The International Atomic Energy Agency (IAEA) says Iran has lived up to its commitments under the 2015 nuclear agreement.
The United Nations nuclear agency confirmed Iran's compliance with the deal, known as the Joint Comprehensive Plan of Action (JCPOA), in its latest quarterly report, the French news agency AFP said on Thursday.
According to the report, Iran’s stock of low-enriched uranium did not exceed the agreed limit of 300 kilograms while its stock of heavy water remained below the ceiling of 130 tonnes after the country exported 19.1 tonnes.
The Islamic Republic "has not pursued the construction of the Arak ... reactor" and has not enriched uranium above low purity levels, it added.
The report comes at a time that Washington has stepped up its rhetoric and actions against the JCPOA.
Recent media reports indicate that administration of US President Donald Trump is actively seeking a pretext to potentially withdraw from the JCPOA.
Last week, the Trump administration sent US Ambassador to the UN Nikki Haley to Vienna to lobby with the IAEA to request access to Iranian military sites as part of the deal, a move generally considered as an attempt at undermining the JCPOA.
Trump has also set up a team of his White House confidantes to present him with “options” other than certifying Iranian compliance with the deal to the Congress. Such certification is needed by US law every 90 days in order for the Congress to continue to withhold nuclear-related sanctions against Iran.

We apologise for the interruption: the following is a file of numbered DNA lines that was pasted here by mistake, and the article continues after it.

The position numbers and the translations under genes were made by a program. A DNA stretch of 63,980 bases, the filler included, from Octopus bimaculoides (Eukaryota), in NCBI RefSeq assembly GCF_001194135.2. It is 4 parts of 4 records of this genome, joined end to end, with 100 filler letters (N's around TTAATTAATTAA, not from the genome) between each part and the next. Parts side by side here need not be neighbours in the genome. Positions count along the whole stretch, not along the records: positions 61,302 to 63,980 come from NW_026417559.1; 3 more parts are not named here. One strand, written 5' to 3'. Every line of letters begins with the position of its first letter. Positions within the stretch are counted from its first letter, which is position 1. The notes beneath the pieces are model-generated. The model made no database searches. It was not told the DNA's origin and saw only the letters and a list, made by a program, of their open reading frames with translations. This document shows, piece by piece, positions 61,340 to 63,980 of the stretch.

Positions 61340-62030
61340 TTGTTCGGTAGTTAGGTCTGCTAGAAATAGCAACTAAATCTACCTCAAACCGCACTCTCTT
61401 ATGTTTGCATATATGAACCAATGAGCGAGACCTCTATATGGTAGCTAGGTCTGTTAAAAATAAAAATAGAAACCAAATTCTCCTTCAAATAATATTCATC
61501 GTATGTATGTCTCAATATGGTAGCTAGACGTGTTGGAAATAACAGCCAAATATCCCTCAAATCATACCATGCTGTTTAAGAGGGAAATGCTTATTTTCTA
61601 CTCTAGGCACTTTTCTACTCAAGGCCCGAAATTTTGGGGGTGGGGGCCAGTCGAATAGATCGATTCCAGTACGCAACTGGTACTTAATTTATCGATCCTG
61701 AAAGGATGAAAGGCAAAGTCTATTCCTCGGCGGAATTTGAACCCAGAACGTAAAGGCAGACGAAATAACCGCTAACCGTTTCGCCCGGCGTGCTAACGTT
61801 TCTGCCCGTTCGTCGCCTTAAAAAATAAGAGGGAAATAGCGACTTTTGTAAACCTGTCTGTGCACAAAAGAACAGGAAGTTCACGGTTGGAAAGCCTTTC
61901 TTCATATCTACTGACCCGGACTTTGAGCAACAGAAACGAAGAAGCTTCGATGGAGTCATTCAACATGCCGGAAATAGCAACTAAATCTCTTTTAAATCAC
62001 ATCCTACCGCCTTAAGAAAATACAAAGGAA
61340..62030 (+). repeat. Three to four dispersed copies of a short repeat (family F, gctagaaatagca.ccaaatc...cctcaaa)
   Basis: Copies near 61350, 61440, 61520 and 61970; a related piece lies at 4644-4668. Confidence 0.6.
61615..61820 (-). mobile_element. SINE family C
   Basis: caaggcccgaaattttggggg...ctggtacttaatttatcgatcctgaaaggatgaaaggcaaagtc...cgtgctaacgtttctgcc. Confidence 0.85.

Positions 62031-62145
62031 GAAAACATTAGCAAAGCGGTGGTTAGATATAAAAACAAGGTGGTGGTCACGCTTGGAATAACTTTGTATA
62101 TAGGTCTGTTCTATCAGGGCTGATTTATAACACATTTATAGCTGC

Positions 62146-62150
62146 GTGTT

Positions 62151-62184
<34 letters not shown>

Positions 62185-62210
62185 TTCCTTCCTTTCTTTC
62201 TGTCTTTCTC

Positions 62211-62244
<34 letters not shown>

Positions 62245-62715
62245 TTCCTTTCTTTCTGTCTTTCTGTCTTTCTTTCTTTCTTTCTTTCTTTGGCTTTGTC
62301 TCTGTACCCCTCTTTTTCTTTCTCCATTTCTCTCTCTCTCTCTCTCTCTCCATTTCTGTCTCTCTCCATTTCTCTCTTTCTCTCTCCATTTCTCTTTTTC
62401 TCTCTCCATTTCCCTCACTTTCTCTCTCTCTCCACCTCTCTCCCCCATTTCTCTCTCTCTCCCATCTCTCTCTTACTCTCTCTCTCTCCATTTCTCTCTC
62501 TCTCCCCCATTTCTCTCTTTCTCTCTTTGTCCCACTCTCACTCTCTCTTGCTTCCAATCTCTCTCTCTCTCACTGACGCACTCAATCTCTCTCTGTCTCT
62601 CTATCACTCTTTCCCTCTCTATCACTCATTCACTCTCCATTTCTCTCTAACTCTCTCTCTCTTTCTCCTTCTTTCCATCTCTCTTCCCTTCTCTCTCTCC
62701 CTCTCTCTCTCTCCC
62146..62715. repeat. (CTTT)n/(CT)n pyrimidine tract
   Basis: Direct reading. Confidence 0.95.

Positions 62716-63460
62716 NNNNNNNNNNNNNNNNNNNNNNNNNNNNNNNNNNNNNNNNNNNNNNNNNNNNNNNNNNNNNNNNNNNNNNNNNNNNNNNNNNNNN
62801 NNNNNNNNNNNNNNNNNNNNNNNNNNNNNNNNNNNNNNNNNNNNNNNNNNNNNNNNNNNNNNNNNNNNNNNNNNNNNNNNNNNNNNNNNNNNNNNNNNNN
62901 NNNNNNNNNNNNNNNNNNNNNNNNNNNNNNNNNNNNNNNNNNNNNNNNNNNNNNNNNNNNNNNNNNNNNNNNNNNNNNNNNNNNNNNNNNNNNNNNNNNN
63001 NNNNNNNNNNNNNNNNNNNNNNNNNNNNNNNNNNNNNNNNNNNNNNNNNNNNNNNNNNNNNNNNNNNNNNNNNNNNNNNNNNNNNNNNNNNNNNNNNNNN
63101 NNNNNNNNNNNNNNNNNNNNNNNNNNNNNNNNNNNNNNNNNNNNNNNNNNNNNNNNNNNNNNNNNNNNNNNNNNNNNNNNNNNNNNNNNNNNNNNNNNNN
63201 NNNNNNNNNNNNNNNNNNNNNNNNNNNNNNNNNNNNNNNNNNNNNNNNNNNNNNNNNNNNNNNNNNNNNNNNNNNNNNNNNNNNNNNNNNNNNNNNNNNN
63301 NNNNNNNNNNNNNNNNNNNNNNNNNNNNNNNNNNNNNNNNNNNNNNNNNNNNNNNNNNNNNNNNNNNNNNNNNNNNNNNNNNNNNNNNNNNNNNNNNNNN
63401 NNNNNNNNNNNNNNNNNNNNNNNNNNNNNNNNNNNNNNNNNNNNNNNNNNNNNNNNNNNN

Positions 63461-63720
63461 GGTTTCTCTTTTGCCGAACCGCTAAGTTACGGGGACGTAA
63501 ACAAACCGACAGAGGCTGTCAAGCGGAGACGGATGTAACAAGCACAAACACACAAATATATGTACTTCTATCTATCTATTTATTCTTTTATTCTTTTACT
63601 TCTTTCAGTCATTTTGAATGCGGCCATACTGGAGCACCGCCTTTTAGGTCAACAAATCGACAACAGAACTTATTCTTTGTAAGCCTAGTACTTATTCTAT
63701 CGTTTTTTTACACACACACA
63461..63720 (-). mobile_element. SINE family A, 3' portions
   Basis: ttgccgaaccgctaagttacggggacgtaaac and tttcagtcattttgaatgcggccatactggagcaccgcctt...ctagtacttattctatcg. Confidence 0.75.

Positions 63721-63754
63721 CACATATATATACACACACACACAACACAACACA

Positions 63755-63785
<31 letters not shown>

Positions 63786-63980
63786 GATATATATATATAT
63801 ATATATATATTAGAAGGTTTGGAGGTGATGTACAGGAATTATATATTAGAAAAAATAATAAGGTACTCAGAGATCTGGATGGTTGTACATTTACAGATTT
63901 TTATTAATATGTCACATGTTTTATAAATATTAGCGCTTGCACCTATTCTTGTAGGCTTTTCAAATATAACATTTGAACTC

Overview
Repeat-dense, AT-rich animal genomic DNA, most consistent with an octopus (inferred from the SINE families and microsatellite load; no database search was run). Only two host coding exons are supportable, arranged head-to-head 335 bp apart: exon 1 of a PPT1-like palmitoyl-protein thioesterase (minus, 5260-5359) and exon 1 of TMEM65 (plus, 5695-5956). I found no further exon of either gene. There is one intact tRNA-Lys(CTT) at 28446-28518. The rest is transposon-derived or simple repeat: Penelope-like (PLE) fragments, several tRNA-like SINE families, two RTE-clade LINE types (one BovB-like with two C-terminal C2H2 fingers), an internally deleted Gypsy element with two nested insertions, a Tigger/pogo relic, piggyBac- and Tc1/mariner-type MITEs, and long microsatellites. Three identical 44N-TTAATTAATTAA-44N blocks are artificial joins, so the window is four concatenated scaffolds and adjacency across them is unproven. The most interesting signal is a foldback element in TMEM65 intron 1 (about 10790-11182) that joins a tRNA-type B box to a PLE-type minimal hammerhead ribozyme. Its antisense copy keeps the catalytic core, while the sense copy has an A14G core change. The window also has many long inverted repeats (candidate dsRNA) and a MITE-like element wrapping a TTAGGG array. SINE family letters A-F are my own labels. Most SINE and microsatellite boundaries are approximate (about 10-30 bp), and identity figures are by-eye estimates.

The White House has been further pressuring US intelligence officials to produce intelligence that could be used to declare Iran in violation of the nuclear agreement.
On the contrary, European officials have recently come out in support of the multilateral nuclear deal.
Earlier this week, French President Emmanuel Macron said there was "no alternative" to the deal, noting, “It enables a constructive and demanding relationship with Iran.”
The European Union (EU)’s foreign policy chief, Federica Mogherini, also said the deal represented “the European way to foreign policy.”
The JCPOA was “a commitment undertaken by the entire international community on the one side and Iran on the other, supported by a resolution of the UN Security Council, and certified regularly by the International Atomic Energy Agency,” she pointed out.
The JCPOA was inked between Iran and the P5+1 countries — namely the US, Russia, China, France, and Britain plus Germany — in July 2015 and took effect in January 2016.
Under the deal, limits were put on Iran’s nuclear activities in exchange for the removal of all nuclear-related bans imposed on the Islamic Republic, among other things.